Embargo Period


Degree Name

MA in Sustainable Development

First Advisor

Dr. Mokhtar Bouba

Second Advisor

Karen Blanchard


Many educators agree that to learning about sustainability and discussing it’s implications on values, ethics and the role of humans are essential. With so many moving parts it is difficult to determine a sustainable assessment to encompass the changing world. The time has come for us to ask reflective questions about what exactly sustainability means. How has the term sustainability been used worldwide? What was the goal of sustainability and what is the result? Is there a better alternative to achieving this goal? By identifying the characteristics of best practice for sustainability, we take a step towards understanding the concept of sustainability and the processes embodied in it. I argue that there is a need for a universal understanding of sustainability. Although the quest for subjectivity has spread throughout the development context, the need to be objective in speaking the universal truth is vital to overcoming ideological differences. This paper identifies the barriers to having a shared meaning of sustainability. Such understandings are important in re-evaluating the definition and tools used in achieving sustainability. Given the barriers and difficulties that prevent a shared understanding, the paper then explores the well-being framework as the alternative to realize the benefits that would are derived from adopting a universal meaning of sustainability.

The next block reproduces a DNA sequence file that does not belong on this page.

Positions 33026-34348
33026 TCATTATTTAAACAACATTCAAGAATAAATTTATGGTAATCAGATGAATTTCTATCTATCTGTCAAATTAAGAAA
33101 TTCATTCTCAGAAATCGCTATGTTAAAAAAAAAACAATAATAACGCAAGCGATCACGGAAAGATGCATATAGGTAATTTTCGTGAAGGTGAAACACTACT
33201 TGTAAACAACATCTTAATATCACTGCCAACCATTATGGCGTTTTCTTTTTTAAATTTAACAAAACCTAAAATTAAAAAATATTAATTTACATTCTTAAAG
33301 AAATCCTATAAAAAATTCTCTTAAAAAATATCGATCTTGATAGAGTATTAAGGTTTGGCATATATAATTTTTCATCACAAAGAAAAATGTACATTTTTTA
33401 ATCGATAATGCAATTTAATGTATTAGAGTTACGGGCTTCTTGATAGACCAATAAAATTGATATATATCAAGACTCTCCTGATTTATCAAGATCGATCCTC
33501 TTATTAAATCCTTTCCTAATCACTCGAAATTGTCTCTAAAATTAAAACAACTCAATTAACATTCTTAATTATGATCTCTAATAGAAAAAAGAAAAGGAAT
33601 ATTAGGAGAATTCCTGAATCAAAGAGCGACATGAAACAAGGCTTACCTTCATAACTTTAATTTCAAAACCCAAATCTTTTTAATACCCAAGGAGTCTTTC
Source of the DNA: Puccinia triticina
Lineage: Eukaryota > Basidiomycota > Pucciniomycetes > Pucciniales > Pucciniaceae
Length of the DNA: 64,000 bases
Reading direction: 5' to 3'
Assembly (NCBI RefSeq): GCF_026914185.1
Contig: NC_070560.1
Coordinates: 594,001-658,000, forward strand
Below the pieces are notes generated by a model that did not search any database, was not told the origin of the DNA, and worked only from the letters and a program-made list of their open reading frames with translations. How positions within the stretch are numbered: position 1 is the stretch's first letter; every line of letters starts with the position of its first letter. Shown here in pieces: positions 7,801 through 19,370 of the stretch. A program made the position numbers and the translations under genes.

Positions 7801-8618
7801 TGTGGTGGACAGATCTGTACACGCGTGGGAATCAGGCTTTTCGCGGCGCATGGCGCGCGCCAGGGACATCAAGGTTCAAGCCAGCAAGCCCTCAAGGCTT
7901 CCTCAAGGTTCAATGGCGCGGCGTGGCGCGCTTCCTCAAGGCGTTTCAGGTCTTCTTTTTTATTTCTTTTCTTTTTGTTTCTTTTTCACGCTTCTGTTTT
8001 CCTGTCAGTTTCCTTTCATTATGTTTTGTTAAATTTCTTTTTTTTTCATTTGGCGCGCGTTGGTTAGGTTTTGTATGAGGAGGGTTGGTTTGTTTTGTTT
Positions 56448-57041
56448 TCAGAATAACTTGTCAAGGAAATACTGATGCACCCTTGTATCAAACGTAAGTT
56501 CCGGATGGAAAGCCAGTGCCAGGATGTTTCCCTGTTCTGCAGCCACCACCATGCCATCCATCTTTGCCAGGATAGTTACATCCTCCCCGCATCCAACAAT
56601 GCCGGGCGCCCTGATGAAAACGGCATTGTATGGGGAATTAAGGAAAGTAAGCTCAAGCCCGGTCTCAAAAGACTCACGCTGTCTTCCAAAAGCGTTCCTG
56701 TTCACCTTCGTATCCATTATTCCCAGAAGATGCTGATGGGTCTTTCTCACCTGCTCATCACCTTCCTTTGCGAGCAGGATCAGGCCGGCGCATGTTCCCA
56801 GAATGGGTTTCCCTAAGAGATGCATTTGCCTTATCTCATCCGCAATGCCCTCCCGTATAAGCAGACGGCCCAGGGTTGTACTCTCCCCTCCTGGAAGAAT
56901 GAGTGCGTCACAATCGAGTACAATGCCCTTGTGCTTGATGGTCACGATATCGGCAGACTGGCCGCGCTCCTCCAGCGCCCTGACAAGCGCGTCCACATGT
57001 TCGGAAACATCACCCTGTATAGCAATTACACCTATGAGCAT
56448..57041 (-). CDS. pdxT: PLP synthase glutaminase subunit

Behavioral Economics | Community-Based Learning | Environmental Studies | Intellectual History | Other Languages, Societies, and Cultures | Place and Environment | Social History | Theory, Knowledge and Science


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